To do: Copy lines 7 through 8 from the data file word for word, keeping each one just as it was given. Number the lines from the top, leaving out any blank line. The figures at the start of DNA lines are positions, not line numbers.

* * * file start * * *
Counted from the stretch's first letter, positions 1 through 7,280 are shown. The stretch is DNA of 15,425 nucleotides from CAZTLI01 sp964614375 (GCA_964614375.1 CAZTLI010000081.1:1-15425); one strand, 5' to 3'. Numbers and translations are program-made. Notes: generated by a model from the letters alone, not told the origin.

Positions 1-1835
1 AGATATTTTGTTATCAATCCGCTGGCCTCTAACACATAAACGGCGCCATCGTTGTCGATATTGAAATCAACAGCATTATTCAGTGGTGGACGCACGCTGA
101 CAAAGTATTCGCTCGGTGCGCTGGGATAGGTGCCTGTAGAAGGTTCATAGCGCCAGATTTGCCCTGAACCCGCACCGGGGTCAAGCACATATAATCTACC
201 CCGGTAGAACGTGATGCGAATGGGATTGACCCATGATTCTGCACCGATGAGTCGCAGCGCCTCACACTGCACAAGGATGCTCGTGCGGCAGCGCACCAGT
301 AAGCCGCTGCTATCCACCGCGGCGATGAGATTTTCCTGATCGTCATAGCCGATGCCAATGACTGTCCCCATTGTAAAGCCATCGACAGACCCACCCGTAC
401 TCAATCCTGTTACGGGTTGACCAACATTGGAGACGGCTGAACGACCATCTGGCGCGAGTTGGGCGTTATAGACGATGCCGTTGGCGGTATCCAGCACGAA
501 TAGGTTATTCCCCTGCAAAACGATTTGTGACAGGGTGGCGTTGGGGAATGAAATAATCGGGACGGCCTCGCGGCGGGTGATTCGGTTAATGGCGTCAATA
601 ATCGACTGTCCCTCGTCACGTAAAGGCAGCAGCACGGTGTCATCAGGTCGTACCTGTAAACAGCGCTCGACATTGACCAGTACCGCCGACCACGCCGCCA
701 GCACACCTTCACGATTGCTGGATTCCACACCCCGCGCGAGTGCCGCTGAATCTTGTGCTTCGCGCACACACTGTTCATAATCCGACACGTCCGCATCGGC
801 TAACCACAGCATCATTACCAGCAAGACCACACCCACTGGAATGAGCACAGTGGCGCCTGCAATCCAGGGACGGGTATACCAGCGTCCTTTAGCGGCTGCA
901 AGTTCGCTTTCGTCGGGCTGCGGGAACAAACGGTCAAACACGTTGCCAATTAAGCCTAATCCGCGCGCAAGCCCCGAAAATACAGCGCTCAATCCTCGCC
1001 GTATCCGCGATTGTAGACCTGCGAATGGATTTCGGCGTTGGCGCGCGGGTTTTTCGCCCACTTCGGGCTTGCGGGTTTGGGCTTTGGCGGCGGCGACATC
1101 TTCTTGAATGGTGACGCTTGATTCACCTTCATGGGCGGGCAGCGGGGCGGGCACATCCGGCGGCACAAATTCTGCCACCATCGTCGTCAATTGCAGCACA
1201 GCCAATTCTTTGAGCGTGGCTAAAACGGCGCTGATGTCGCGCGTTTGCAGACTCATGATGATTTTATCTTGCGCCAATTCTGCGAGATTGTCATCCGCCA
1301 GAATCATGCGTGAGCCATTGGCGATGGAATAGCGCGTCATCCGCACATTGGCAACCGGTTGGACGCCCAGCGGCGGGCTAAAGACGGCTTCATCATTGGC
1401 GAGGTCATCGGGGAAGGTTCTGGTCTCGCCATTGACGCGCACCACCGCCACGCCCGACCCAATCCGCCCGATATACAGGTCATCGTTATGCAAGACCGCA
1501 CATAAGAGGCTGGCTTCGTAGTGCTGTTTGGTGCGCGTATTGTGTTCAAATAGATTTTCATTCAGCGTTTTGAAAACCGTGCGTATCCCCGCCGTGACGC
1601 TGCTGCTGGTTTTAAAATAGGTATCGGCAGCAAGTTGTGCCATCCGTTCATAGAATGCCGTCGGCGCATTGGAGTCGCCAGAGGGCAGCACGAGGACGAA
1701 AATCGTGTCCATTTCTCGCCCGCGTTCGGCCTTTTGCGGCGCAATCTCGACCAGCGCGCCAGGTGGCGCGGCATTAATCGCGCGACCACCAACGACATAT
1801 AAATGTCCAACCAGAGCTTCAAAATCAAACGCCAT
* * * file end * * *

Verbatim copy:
401 TCAATCCTGTTACGGGTTGACCAACATTGGAGACGGCTGAACGACCATCTGGCGCGAGTTGGGCGTTATAGACGATGCCGTTGGCGGTATCCAGCACGAA
501 TAGGTTATTCCCCTGCAAAACGATTTGTGACAGGGTGGCGTTGGGGAATGAAATAATCGGGACGGCCTCGCGGCGGGTGATTCGGTTAATGGCGTCAATA